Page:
The tour will meet outside Kendall Square MBTA Station, 255 Main Street, Cambridge

Urban Renewal in Boston: Success or Mistake?

Sunday, May 2, 2021 1:00 PM

Urban renewal projects during the 1950s and 1960s are considered some of Boston’s most controversial planning initiatives. Old neighborhoods were demolished and replaced by modernist buildings and plazas. Join Boston University Professor Jim O’Connell to consider whether these projects were successful or not in achieving the aim of redeveloping Boston. Examine the layout and buildings of Government Center and the West End. This walk will draw upon analysis from Lizabeth Cohen’s award-winning biography of 1960s Boston Redevelopment Authority Director Ed Logue, Saving America’s Cities.

The tour will meet outside Government Center MBTA Station.

*During subsequent months of 2021, a different tour itinerary will be offered each month. Closer to the date, check the Brookline Adult & Community Education wbsitehttps://www.campusce.net/brookline/course/course.aspx?catId=72


Jim O’Connell has developed other walking tour itineraries that can be offered on a privately-led basis.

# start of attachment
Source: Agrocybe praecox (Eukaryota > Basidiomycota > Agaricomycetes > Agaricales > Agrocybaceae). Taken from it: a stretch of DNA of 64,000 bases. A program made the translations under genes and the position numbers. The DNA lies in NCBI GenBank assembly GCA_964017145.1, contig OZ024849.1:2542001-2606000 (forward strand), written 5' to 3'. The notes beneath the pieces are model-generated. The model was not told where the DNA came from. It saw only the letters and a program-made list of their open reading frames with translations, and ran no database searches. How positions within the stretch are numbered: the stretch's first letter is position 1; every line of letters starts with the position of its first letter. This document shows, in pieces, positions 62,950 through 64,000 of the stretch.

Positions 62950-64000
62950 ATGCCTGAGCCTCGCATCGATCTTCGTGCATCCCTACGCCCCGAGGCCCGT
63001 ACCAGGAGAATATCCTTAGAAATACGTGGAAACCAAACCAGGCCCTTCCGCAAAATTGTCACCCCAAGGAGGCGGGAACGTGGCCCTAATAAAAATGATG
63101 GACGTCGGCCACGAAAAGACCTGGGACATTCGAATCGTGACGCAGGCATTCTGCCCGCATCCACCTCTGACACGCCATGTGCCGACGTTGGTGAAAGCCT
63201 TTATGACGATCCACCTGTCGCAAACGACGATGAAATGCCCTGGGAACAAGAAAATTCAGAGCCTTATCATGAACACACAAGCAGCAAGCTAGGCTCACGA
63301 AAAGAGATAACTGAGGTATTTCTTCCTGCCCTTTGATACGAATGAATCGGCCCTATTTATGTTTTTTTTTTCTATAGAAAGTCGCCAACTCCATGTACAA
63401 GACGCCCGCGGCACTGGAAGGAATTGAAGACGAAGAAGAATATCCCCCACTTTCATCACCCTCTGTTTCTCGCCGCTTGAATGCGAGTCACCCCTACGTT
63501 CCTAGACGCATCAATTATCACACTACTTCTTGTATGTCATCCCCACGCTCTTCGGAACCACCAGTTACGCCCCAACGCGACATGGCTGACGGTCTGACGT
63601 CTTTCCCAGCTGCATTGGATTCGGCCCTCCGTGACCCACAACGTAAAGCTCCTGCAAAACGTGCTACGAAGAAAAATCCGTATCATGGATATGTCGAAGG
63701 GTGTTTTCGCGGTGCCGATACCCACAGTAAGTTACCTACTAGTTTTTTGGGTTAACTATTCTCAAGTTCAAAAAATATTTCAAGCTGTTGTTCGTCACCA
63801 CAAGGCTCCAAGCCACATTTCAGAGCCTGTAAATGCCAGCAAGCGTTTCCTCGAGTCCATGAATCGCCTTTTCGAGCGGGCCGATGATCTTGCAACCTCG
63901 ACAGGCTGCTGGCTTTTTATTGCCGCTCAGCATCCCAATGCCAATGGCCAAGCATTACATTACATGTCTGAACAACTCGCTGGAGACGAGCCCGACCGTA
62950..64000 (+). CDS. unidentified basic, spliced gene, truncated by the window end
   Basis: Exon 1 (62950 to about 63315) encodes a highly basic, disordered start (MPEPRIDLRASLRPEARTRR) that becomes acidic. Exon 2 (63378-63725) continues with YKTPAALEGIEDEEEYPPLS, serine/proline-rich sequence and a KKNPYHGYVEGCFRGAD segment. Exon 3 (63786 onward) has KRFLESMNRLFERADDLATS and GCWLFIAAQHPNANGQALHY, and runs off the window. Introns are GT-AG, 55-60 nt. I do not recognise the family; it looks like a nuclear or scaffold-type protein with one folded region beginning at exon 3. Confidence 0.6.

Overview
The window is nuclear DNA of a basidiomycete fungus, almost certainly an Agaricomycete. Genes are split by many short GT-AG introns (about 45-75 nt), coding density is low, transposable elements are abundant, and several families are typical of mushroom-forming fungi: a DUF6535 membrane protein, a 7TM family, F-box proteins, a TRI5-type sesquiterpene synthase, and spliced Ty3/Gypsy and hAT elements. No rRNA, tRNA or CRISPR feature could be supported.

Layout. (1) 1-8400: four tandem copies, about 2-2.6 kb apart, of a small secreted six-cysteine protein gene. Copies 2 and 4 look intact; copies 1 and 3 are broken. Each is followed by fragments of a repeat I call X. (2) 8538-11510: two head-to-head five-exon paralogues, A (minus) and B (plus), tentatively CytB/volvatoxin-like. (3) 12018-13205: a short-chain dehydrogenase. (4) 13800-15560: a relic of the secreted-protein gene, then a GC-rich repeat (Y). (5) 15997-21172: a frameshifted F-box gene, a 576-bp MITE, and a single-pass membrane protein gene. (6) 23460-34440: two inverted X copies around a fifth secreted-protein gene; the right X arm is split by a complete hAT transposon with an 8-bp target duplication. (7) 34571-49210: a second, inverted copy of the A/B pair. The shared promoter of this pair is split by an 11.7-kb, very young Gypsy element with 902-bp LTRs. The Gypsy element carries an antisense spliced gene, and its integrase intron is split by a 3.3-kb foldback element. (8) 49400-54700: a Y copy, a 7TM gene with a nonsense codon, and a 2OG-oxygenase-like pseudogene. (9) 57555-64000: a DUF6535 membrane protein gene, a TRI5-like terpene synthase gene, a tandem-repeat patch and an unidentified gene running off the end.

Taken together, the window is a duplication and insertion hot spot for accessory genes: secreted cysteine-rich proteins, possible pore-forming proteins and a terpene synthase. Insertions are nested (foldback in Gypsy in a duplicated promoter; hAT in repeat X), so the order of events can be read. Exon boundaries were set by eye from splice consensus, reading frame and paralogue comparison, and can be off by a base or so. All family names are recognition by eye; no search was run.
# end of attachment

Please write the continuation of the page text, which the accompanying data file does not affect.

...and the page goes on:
Financial District-Downtown Walking Tour

Explore the layers of development in Boston’s historic core, including the colonial port, a prestigious early 19th-century residential neighborhood, the area scorched over by the 1872 Boston Fire, the early 20th-century office district, and the modernistic skyline of today. Walk State Street (Boston’s original business street, stretching into the harbor), Broad Street (laid out by Charles Bulfinch), Devonshire Street (early 20th-century office buildings), Post Office Square (handsome 1990 park), Rose Kennedy Greenway, and Washington Street. The walk will focus on the evolution of the city’s commercial architecture.

Fenway Walking Tour

Approaches to urban development in Greater Boston have been changed radically from the automobile-oriented twentieth century. Cities are experiencing increased residential living, mixed commercial and residential uses, knowledge economy development, public transit use, and open space creation. Join us for a walking tour from Beacon Street in Brookline through the Fenway district to investigate some of the community’s latest development projects.

This tour meets in front of Sichuan Gourmet Restaurant, 1004 Beacon Street, at Audubon Circle, Brookline. The tour will feature an overview of Frederick Law Olmsted’s design of Brookline’s Beacon Street, then proceed to Olmsted’s Emerald Necklace to examine the recent uncovering of the Muddy River. The tour will explore the new neighborhood that has been developing on Boylston Street and Brookline Avenue in the Fenway, including the new Time Out Market Boston in the old Sears Building and the Fenway Center residential development.